I recall being a twenty-something woman and being tremendously attracted to one or another sexy, smart man. These men almost always friend-zoned me for being butch and sarcastic, saying how great it was to be friends with me because I wasn’t “really a girl” and whining about their far more conventionally feminine girlfriends. It hurt, a lot, and I eventually learned to avoid that particular sort of male “friend”. Somehow, though, I never ranted about how all men were evil or depraved or contemplated purchasing firearms to massacre popular students. This is mostly because I was never told that I had an inalienable right to male bodies. I was told instead that I should focus on enjoying life without a sexual relationship, that my sexual satisfaction or lack thereof was not the single most important fact of my existence, and that even good, fulfilling relationships were inevitably also complicated and painful.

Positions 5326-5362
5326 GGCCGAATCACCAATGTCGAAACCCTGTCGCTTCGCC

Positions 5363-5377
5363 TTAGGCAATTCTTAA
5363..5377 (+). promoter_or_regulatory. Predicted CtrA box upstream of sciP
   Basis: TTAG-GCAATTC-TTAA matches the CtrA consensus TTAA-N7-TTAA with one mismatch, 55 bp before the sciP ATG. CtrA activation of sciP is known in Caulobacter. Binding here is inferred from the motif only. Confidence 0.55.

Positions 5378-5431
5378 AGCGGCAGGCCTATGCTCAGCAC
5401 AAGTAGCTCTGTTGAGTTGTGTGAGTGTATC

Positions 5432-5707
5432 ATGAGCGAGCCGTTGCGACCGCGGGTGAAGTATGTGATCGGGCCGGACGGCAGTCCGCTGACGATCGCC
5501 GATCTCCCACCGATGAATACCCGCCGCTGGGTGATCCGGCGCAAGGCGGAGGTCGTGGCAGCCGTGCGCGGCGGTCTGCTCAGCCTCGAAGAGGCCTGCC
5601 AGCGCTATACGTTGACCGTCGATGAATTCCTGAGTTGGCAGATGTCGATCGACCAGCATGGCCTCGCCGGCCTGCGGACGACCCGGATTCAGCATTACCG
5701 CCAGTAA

When we teach boys (explicitly and implicitly) that they are incomplete or inadequate unless they have access to a woman’s genitals, that sexual relationships can be had by following certain manipulative rules, and that compliance with gender norms is required for satisfying sexual relationships, we teach children to become rapists and murderers. This is not to excuse men who perpetrate violence of the Isla Vista sort, but it is worth examining where such perpetrators come from.
Our collective failure to notice or address the prevalence of extremist misogynist ideology in mainstream culture creates more such men from today’s boys. Every time we hear and do not confront a child or youth repeating misogynist “humor”, and every time we avoid discussion of pick-up-artist ideas in our conversations about gender-related violence, we are each complicit in tomorrow’s Isla Vistas.